Well, I am leaving in good faith that they will all live and play together in harmony. I want no fights and no complaints from the neighbors. Other than that, they deserve their time of freedom and fun and I wish my garden a wild and happy summer!
…tartelette and omelette in the wild rocket…
…untrimmed boxwood hedges and stalky fennel…
…a forest of green…
…lavender nodding and hydrangeas in charge…
…trespassing virginia creeper and dropping petals…
…ciao until soon!!…
Tomatoes can be used in so many forms and a small tartlet is one of them. Combined with some goats cheese, a few chopped olives, some torn basil leaves and a drizzle of olive oil, served in a pastry cup and voila, you have a starter, or amuse bouche, or even a main meal served with a green salad.
VF: Avec une tomate on peut toujours s’amuser dans l’esprit estival – mettre ensembles dans une coupe de pâtisserie, les tomates avec un morceau de fromage de chèvre, des olives, des feuilles de basiliques, un filet d’huile d’olive et on sert pour une amuse bouche ou une entrée ou même un plat principal, accompagné d’une salade verte.
- Use any other cheese, like mozzarella or a piece of camembert or brie.
- Use a puff pastry instead of Phyllo pastry. Adapt the baking time(longer).
- Instead of marinated tomatoes, cherry tomatoes or grape tomatoes can be used in which case the tomatoes should be halved, the seeds removed and slightly sautèed before hand to soften them.
- Add some chives or finely sliced spring onions to the tartlets.
- Taste for seasoning, before adding any. The goats cheese and marinated tomatoes add enough flavor and salt.
- Adapt the size of the tartlet for a starter. for an amuse bouche, a 5 cm size is good, for a starter, move to a 7 cm size and for a meal with a green salad make it even a little bigger, depending on the size of muffin pan/tart pan available.
- To make a lighter version for health/diet…use a thin phyllo pastry, spread lightly with melted butter, use fresh cherry tomatoes and substitute mozzarella cheese.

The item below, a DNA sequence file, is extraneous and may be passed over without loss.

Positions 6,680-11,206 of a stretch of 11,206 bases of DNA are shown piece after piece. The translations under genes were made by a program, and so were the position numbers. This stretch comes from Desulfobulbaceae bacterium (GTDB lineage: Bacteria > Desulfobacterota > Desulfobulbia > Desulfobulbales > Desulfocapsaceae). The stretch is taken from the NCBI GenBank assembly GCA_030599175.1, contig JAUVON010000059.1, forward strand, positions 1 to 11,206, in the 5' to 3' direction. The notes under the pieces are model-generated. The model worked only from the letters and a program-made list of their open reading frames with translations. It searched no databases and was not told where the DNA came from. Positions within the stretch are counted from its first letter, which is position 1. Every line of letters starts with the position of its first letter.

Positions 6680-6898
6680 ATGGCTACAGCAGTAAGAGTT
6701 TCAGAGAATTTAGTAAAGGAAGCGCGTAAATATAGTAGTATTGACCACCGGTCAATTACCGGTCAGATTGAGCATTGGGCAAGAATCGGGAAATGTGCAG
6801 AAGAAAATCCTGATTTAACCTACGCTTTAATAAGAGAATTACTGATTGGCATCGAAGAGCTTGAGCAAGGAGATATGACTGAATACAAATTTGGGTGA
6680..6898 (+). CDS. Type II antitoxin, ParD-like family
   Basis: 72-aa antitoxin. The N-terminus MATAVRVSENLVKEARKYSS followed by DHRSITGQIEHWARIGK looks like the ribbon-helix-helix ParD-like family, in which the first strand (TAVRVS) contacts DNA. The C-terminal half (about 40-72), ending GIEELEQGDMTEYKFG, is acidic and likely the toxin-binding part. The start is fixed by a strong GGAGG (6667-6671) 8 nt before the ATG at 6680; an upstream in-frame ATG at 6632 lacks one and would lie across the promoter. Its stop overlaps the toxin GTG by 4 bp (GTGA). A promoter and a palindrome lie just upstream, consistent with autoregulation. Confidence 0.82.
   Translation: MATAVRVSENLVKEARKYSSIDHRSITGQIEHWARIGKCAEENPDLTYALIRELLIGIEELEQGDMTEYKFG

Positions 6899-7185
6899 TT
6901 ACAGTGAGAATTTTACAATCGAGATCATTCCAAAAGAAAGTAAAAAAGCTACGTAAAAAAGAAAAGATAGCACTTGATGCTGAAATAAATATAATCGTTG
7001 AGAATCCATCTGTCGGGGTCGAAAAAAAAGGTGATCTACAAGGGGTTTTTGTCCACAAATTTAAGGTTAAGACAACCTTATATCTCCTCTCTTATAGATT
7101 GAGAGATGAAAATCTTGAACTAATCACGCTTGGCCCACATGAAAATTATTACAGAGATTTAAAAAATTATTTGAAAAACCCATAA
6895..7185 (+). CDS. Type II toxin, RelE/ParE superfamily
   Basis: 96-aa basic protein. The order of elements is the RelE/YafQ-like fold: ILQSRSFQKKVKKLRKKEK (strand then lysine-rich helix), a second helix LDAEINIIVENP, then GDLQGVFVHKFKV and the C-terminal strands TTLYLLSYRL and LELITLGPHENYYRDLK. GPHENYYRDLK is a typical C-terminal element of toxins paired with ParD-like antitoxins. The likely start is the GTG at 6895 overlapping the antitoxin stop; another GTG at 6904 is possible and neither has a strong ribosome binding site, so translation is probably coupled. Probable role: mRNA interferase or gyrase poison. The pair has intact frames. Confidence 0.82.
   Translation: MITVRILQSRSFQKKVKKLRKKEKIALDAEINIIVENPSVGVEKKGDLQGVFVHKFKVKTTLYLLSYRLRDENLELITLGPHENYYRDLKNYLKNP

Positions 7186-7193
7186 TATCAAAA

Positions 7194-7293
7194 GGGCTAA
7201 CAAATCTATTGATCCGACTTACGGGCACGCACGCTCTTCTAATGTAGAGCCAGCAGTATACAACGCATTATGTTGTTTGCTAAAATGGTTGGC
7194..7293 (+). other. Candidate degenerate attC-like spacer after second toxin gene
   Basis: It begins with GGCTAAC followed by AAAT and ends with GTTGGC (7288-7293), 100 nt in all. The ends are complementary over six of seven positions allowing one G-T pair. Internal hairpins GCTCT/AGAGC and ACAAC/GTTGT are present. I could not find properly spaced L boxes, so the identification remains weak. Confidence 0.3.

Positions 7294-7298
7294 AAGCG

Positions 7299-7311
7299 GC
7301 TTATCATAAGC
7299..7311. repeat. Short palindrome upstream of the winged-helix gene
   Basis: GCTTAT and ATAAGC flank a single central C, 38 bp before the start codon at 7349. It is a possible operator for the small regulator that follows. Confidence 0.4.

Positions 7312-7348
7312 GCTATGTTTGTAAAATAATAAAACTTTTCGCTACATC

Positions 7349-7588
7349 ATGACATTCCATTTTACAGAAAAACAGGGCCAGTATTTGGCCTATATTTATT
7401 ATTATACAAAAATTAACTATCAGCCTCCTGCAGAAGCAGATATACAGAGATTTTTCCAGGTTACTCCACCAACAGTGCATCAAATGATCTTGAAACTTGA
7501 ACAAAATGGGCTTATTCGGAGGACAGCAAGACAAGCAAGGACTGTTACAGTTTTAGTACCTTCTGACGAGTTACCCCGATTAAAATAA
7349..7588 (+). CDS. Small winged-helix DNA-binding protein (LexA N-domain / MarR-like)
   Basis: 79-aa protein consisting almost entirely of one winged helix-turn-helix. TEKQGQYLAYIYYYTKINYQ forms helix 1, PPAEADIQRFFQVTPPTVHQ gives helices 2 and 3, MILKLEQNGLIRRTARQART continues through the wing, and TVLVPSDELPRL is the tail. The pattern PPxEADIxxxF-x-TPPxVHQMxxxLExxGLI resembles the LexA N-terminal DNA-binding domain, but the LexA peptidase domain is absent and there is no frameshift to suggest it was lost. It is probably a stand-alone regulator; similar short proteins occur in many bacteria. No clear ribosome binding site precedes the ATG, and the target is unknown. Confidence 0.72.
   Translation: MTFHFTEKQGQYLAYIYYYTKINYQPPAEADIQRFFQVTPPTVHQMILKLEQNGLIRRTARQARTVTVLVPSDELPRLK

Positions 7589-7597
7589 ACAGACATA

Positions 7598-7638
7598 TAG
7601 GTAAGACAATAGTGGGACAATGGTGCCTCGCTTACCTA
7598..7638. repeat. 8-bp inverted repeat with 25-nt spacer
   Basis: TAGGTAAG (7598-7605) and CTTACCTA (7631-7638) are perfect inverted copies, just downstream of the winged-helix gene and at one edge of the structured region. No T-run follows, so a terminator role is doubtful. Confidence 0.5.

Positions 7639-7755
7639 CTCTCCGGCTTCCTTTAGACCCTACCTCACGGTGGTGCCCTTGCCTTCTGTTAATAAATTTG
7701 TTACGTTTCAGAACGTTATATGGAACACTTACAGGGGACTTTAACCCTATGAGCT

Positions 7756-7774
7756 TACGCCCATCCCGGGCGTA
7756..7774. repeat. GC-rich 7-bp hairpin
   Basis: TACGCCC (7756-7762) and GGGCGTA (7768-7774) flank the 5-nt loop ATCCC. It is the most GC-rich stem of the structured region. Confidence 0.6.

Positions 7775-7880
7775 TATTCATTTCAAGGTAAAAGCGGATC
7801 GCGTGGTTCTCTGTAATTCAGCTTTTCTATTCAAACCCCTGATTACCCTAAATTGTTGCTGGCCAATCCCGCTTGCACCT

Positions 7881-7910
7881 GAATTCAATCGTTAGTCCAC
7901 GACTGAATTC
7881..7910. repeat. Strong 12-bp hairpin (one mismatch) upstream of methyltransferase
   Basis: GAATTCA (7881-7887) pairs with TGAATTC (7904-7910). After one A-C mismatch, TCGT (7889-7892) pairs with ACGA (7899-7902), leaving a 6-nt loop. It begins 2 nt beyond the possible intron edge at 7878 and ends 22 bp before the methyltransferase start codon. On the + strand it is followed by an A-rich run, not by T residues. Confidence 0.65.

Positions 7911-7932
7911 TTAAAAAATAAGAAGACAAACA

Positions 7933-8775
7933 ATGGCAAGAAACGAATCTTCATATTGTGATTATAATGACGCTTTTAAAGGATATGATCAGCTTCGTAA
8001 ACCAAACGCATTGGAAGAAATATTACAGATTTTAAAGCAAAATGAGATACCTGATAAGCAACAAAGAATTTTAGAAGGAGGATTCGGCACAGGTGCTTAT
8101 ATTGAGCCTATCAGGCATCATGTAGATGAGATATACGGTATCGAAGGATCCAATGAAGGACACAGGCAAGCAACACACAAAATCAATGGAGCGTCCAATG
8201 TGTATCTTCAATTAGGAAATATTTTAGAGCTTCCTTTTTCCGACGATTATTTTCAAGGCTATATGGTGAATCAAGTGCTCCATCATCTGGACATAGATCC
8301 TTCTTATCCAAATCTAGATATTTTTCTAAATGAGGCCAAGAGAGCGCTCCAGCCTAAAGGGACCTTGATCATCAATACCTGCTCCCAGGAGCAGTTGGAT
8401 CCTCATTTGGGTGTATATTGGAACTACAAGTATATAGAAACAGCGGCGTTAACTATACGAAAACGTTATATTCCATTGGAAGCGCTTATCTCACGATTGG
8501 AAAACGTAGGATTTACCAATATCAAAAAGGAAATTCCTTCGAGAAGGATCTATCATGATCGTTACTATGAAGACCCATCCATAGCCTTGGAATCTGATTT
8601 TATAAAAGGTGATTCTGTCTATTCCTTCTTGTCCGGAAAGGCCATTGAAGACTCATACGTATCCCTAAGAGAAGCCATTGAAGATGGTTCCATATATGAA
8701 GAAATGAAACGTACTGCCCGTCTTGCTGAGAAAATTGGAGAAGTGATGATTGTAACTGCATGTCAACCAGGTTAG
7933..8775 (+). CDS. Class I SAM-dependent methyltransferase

If I say that I love white in the kitchen I know there will be quite a few readers out there who will eagerly say the same.
Je sais qu’il y a plein de gens qui, comme moi, adorent utiliser le blanc dans la cuisine.
White in the kitchen is, apart from being practical, also beautiful, economical and fun. A white plate is a showcase for all foods, from a simple sandwich ton elaborate cooked leg of lamb. Combine different whites with different textures on the same table.
Utiliser le blanc dans la cuisine est pratique, beau, économique et n’oubliez pas..amusant! Une assiette blanche est une façon parfaite de faire une ravissante présentation.
…don’t overlook a little humor(un peu de gaieté dans l’assiette)…
My mother had the most beautiful complete tea sets; the teapot, sugar bowl, milk jug, cups and saucers, the cake stand and dessert plates. They were white tiny pink flowers, white with blue forget-me-nots, white with colored musical notes, pretty and feminine. She used a whole set at a time, especially on Sunday afternoons for tea; serving a tart on the cake stand, sprinkling colored sugar in the sugar bowl and warm tea leaves in the teapot with a tea strainer on the side. That is how it was in those days.
Today we mix and match. In our clothing and on our tables. I sometimes wonder whether I’m disturbing he3r peace in her hereafter life with my massacring her tea sets by mixing and matching; the teapot for flowers, the cake stand for soaps in the bathroom or the cups for mints by the side table…or maybe she is watching me with a smile, shaking her head and thinking…”how much my little girl loves my tea sets!’…
Je me souviens des sets à thé complètes de ma mère…très féminines, très belles. Les théières, les bols de sucre, les assiettes de dessert, les tasses et ses soucoupes. Elles était blanches avec des petites fleurs en roses, des petites fleurs du myosites. Elle servais du thé et une tarte les dimanches après-midis à l’heure de goûter..comme d’habitude a l’époque.
Aujourd’hui ça change. On fait un mélange de styles et de couleurs, il n’y a pas de règles. Je me demande parfois si ma mère me regarde de si lointaine avec l’horreur quand j’emploie sa théière pour une vase de fleurs, ou l’assiette de gâteau pour les savons dans la salle de bain, ou les tasses de thé pour les menthes dans la chambre…ou peut-être elle me regarde souriante, surprise par ma créativité, et contente de voir que j’aime ses sets à thé..!
…”the hare and the tortoise”(le lièvre et la tortue) – jean de la fontaine…
…every day (quotidien)…
…fish days(les jours du poisson)…
…and mixed days(mélangé)…
…à la prochaine..!
Sprouting seeds is so easy. Healthy. Available to everybody. If you have a kitchen, you can have some sprouted seeds. Wonderful to use in salads and on sandwiches and it can serve as edible decoration on summer soups.
VF: Les graines germinées sont très faciles à faire. Tout le monde peut y arriver. Si on a une cuisine, si petite soit- elle, on peut toujours trouver un coin pour un germoir. C’est sain, délicieux en salade ainsi que sur une tartine et même comme une décoration comestible sur une soupe froide.